INSIGHTS On Massachusetts Personal Injury Law

Welcome to the SUGARMAN blog. We'll be sharing our perspectives on the state of the law and current legal issues in Massachusetts personal injury law. Issues relating to medical malpractice, construction site injuries, premises liability, product liability, motor vehicle accidents, insurance, and more will all be reviewed here by our team of lawyers who have prosecuted some of the most complex cases in Massachusetts personal injury law.

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Many times a client will ask for a lawyer’s opinion regarding what a personal injury claim is worth. Answering this seemingly simple question can be a complex legal analysis of available parties, potential injury claims, legal liability and the unique way in which each plaintiff suffers harm. At its essence, the value of a personal injury claim is what a jury in the county where the case is filed is likely to award at the conclusion of a trial, factoring in the likelihood that the plaintiff will prevail. The first step in this analysis is understanding what damages a jury may permissibly assess.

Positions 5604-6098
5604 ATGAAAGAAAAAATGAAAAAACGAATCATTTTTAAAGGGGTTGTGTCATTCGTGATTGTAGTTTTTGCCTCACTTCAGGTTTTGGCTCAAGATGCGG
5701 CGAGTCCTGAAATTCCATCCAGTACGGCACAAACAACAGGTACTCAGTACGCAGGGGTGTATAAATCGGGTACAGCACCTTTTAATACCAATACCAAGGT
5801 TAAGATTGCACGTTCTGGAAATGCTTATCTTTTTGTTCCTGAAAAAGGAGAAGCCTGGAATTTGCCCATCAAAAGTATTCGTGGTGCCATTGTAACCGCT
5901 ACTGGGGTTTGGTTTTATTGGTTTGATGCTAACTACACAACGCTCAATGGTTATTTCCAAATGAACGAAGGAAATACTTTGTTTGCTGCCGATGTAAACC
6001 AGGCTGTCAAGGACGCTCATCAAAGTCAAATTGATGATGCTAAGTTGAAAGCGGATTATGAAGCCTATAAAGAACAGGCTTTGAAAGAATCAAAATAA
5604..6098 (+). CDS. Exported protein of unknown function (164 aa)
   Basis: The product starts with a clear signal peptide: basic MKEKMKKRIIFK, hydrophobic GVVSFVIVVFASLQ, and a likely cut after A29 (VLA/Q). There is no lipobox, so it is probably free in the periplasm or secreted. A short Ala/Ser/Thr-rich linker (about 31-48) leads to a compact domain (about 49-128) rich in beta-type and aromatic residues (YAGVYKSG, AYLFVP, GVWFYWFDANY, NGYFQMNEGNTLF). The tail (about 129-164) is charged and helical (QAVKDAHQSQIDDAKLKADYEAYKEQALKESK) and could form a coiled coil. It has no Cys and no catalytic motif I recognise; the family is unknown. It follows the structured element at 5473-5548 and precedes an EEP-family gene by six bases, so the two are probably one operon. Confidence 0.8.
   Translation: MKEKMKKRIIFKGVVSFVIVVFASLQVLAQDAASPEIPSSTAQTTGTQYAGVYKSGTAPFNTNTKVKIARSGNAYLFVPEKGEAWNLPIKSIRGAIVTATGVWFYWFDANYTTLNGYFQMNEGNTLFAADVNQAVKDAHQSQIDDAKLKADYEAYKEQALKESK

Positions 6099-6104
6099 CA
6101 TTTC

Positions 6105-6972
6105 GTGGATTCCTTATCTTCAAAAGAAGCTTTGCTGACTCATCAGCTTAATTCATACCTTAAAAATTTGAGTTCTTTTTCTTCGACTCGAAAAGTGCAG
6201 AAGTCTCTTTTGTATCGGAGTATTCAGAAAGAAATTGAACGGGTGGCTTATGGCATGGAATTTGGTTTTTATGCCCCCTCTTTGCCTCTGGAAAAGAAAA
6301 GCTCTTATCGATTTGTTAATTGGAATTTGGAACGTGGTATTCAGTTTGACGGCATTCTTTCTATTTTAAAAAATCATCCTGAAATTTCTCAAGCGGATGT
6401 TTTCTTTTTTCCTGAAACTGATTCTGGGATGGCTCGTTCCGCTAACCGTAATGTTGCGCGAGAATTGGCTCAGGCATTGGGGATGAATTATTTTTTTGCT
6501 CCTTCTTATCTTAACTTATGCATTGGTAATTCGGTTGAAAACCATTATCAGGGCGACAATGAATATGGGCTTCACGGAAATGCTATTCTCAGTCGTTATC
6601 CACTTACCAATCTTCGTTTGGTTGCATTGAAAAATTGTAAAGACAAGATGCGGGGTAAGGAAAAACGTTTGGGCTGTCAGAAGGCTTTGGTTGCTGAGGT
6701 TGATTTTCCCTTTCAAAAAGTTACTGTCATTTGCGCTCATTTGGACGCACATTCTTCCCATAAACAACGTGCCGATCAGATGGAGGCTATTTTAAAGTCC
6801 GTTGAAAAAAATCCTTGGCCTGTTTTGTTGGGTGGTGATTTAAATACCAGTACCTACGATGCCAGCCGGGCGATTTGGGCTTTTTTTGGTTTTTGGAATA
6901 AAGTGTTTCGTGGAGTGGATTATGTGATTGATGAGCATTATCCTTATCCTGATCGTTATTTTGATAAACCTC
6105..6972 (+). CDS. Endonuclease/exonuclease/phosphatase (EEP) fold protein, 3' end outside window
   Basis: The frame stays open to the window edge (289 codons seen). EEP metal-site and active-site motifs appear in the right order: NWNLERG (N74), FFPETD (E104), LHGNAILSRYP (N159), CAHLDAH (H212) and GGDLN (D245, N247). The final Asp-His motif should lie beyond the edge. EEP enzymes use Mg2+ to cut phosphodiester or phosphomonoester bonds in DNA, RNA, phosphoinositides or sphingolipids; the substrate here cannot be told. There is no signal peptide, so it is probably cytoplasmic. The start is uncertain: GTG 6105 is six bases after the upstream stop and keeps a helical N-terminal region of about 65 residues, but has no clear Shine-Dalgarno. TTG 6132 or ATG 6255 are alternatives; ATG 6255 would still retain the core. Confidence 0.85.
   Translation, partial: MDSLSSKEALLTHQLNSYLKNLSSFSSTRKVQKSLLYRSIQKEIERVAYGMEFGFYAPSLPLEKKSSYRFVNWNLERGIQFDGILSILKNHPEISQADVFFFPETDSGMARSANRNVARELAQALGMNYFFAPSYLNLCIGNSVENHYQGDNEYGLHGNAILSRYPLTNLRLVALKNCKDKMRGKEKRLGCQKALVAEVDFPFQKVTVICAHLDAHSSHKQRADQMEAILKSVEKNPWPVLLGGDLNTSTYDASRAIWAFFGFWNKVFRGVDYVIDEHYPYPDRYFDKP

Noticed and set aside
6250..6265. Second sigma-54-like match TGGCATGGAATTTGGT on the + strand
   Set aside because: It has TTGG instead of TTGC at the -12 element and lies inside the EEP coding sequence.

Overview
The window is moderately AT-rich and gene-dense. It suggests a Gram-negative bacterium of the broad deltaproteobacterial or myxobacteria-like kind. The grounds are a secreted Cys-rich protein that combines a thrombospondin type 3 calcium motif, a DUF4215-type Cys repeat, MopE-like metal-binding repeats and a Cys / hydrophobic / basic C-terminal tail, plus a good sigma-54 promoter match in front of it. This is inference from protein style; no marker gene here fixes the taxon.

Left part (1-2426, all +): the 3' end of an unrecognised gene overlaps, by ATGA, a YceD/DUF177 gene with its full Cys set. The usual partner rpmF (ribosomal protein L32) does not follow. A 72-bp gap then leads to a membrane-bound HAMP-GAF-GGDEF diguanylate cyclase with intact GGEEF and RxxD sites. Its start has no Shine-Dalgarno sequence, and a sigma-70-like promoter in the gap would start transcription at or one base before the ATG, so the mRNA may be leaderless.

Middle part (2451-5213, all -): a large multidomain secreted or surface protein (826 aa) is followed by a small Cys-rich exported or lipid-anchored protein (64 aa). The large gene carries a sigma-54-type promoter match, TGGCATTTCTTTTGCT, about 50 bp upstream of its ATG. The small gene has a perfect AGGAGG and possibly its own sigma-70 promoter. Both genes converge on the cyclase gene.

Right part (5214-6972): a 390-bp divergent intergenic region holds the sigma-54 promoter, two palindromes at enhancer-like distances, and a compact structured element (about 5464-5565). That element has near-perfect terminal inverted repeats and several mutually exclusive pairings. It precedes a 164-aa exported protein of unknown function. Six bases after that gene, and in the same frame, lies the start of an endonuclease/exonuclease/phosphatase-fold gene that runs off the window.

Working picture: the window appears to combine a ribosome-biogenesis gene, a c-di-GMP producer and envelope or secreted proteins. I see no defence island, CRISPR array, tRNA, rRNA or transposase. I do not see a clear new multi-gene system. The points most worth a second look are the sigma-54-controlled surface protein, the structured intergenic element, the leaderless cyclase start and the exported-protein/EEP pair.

With very limited exceptions primarily dealing with Wrongful Death claims, Massachusetts’ law allows juries to award only Compensatory Damages” to personal injury victims. Compensatory damages provide a plaintiff with the monetary amount necessary to replace what was lost, and nothing more. The purpose of Compensatory Damages is to place the plaintiff in the same position as if no wrong had been done to him/her by the defendant. Other states allow juries to award “Punitive Damages” in personal injury claims. The purpose of punitive damages is to punish a defendant for his or her conduct as a deterrent to the future commission of such act. In Massachusetts, Punitive Damages in personal injury cases are recoverable only for Wrongful Death resulting from gross negligence and/or willful, wanton or reckless acts. This means that in the vast majority of personal injury cases in Massachusetts, the focus for determining damages needs to be on what the plaintiff lost, not on the conduct of the defendant. It is the role of the attorney to determine how each individual plaintiff has been specifically harmed by the defendant’s conduct and what monetary amount would properly compensate those unique circumstances.
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